FIG. 4 shows an exemplary apparatus for practicing the decoding; it should be noted that especially on the hardware level the invention allows a wide variation as to special/general purpose, embedding/non-embedding and various other realizations. The input word symbols are received on input 100; deinterleaving, demodulation are ignored for brevity. Block 104 stores the code defining information, such as, for example, the elements of the parity check matrix. Sequencer 106 controls a selection from the information in block 104 to combine this with any input symbol to calculate its contribution to the syndrome symbol string. Provisional syndrome symbols are stored in element 110. Again under control of sequencer 106, the provisional syndrome is combined in a combiner circuit 108 with the updating contribution thereto. When the syndrome symbol string has been completed, it is transferred to storage element 112 which is signalled by a further sequencer 116. Thereupon , the next input word may be processed. The user symbols of the code word, and, if required, the parity symbols are fed to output 102 for further storage or otherwise. The above completes description of hardward for performing the functions of block 20 in FIG. 3. Sequencer 116 now controls processor 114 to set up and solve the key equation as based on the syndrome symbol string or its polynomial equivalent representation in storage element 112. This produces the error locator polynomial sig(z). Local RAM and, possibly, ROM storage block 118 allows for containing intermediate data and program information. The same subsystems also allow for applying Euclid's algorithm as explained supra, either with respect to solving the key equation, or to calculate the polynomial c(z) with respect to both sig(z) and its formal derivative polynomial sig'(z). Thereupon the Lagrange polynomial L(z) is produced. Upon finalization of those polynomials sig(z), L(z), sequencer 116 signals so to blocks 24, 32, and in conjunction therewith, the two polynomials are transmitted from processor 114 to the latter blocks. Of course, such transmission may be effected by means of respective point-to-point lines. The operations in blocks 24, 32 are straightforward evaluations, so no further details have been given. Further no details have been given on handshaking for synchronization purposes between the respective sub-systems. On output 120 the error location value X; is produced, and on output 122 the error value Yi. If applicable a separate output may be provided for signalling an incorrectable codeword, for example, under control of an error location pointing to a non-existent code symbol of a shortened code. Further, a separate input could be provided to control the decoding, for example, in that two or more different decoding strategies are selectable. Finally, signalling information as to the reliability on a symbol level could be in/output. All of the latter refinements are standard knowledge, see for example U.S. patent application Ser. No. 653,255 assigned to the same assignee, herein incorporated by reference, which has issued into U.S. Pat. No. 4,683,572 on Jul. 28, 1987, and no further details have been given here.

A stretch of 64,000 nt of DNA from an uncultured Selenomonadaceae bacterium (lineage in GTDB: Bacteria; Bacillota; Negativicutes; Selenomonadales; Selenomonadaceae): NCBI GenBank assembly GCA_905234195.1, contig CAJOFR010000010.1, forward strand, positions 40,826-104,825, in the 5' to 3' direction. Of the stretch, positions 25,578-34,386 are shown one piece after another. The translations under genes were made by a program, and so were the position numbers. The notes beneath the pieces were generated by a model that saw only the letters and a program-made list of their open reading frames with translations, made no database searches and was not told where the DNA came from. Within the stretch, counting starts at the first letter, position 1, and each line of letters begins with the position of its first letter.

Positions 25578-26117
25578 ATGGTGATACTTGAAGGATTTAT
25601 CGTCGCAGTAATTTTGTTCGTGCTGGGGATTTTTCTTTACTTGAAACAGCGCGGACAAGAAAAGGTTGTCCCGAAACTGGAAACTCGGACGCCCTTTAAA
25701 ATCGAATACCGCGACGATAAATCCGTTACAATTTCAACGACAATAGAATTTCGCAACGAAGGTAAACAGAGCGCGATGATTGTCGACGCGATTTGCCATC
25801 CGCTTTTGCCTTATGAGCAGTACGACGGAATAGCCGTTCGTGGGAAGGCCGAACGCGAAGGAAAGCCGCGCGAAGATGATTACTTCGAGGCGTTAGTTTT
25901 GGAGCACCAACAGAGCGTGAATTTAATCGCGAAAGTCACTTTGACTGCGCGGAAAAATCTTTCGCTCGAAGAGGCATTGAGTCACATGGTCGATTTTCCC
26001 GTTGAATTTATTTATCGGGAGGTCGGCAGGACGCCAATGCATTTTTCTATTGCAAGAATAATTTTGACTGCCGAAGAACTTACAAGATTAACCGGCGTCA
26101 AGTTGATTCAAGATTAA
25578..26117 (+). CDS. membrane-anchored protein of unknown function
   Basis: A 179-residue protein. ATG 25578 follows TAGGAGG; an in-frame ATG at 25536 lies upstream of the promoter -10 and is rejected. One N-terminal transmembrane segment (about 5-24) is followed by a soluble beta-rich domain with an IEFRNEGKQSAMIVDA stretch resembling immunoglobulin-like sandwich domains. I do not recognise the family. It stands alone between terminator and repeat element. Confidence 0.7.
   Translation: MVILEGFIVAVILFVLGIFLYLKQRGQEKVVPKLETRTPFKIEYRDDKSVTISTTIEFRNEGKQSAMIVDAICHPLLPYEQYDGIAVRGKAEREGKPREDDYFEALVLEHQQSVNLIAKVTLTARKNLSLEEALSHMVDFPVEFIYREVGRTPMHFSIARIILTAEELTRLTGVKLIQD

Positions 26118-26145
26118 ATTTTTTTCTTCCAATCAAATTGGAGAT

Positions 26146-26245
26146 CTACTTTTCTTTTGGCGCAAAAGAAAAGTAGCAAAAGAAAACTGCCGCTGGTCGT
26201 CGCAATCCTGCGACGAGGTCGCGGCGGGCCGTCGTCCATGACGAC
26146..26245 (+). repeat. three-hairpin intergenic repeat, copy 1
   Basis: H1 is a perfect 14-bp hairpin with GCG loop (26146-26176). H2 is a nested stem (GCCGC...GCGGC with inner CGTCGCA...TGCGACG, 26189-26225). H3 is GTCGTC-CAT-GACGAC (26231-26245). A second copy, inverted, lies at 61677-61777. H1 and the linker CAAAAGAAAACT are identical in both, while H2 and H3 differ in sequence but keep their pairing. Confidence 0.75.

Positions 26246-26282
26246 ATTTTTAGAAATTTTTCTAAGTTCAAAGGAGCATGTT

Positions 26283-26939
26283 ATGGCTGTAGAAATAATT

In the above system, the error data are specifically output as symbols. Any other output system would be feasible as well, such directly using the error data for effecting code word correction, outputting the error data in polynomial form, and other.